Yet another objective of the invention is to provide a suspension system with an alignment mechanism which is of a simple construction, which achieves the stated objectives in a simple, effective and inexpensive manner, and which solves problems and satisfies needs existing in the art.

These and other objectives and advantages of the invention are obtained by the improved suspension systems, the general nature of which may be stated as including a pair of movable hanger brackets depending from the frame; a beam pivotally mounted to each movable hanger bracket; and alignment means for adjusting the position of each movable hanger bracket relative to the frame whereby the movable hanger bracket and pivotally mounted beam are movable between a first non-adjusted position and a second adjusted position.

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US5810377 *Jan 21, 1997Sep 22, 1998The Boler CompanyFabricated steer axle
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Classifications
U.S. Classification280/124.116, 280/86.75
International ClassificationB60G9/02, B60G9/00, B60G11/27
Cooperative ClassificationB60G9/003, B60G2204/41, B60G2200/462, B60G9/02, B60G2200/445, B60G2204/143, B60G2200/31, B60G11/27, B60G2200/44
European ClassificationB60G9/02, B60G11/27, B60G9/00B
Legal Events
DateCodeEventDescription
Apr 1, 2009FPAYFee payment
Year of fee payment: 12
Nov 17, 2006ASAssignment
Owner name: JPMORGAN CHASE BANK, NATIONAL ASSOCIATION, FOR ITS
Free format text: SECURITY AGREEMENT;ASSIGNOR:MERITOR HEAVY VEHICLE SYSTEMS, LLC;REEL/FRAME:018524/0770
Effective date: 20060823
Nov 9, 2006ASAssignment
Owner name: ROCKWELL INTERNATIONAL CORPORATION, MICHIGAN
Free format text: ASSIGNMENT OF ASSIGNORS INTEREST;ASSIGNOR:ROCKWELL HEAVY VEHICLE SUSPENSION SYSTEMS, INC.;REEL/FRAME:018505/0959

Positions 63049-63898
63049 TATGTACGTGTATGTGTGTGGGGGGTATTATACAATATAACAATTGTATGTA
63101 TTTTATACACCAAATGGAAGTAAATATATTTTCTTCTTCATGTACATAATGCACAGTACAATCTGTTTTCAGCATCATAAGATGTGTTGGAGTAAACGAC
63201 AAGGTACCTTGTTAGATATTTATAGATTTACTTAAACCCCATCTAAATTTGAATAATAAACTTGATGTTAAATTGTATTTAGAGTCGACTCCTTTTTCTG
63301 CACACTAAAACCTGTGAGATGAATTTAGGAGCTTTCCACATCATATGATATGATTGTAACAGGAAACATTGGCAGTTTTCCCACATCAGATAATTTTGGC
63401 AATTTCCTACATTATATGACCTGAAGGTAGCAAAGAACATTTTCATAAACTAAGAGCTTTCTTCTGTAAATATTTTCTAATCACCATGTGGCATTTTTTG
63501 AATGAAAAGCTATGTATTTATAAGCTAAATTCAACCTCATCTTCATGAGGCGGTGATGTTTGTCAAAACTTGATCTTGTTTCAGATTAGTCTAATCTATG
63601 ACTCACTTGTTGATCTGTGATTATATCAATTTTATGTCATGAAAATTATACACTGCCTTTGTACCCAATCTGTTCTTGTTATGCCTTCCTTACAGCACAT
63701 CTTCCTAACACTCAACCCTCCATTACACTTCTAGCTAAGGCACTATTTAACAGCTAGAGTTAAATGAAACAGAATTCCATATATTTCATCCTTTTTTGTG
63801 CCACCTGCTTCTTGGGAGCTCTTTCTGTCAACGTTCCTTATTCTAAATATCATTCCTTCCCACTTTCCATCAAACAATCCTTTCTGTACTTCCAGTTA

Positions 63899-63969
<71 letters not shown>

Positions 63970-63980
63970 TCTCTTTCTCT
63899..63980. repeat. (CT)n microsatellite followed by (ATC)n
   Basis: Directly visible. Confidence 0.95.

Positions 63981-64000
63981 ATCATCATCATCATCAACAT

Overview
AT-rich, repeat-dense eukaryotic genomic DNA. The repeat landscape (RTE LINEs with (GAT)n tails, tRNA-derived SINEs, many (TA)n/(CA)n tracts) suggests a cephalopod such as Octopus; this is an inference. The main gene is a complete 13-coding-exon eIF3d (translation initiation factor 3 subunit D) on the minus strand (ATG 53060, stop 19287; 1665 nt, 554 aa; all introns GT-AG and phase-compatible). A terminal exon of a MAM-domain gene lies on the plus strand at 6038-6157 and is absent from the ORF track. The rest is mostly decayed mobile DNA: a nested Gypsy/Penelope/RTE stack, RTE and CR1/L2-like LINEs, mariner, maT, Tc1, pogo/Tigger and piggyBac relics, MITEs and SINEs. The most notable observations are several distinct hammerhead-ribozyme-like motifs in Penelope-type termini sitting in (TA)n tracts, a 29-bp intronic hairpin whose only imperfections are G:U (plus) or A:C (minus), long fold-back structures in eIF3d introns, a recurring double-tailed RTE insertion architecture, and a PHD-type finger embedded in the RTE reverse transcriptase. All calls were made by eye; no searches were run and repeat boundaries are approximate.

Effective date: 20061020
May 4, 2005FPAYFee payment
Year of fee payment: 8
May 3, 2001FPAYFee payment
Year of fee payment: 4
Oct 23, 2000ASAssignment
Owner name: MERITOR HEAVY VEHICLE SYSTEMS, LLC, A DELAWARE LIM
Free format text: MERGER;ASSIGNOR:MERITOR HEAVY VEHICLE SYSTEMS, INC., A DELAWARE CORPORATION;REEL/FRAME:011245/0247
Effective date: 19970814
Oct 16, 2000ASAssignment
Owner name: MERITOR HEAVY VEHICLE SYSTEMS, INC., MICHIGAN
Free format text: CHANGE OF NAME;ASSIGNOR:ROCKWELL HEAVY VEHICLE SYSTEMS, INC.;REEL/FRAME:011219/0388
Effective date: 19970814
Owner name: MERITOR HEAVY VEHICLE SYSTEMS, INC. A DELAWARE LIM
Sep 29, 1998ASAssignment
Owner name: ROCKWELL HEAVY VEHICLE SYSTEM, INC., MICHIGAN
Free format text: ASSIGNMENT OF ASSIGNORS INTEREST;ASSIGNOR:ROCKWELL INTERNATIONAL CORPORATION;REEL/FRAME:009328/0041
Effective date: 19961115
Jun 10, 1996ASAssignment
Owner name: ROCKWELL HEAVY VEHICLE SUSPENSION SYSTEMS, INC., O
Free format text: ASSIGNMENT OF ASSIGNORS INTEREST;ASSIGNOR:SUSPENSIONS, INC.;REEL/FRAME:007986/0620
Effective date: 19960524
Apr 19, 1996ASAssignment
Owner name: SUSPENSIONS INCORPORATED, OHIO
Free format text: ASSIGNMENT OF ASSIGNORS INTEREST;ASSIGNOR:VANDENBERG, ERVIN R.;REEL/FRAME:007956/0307
Effective date: 19960411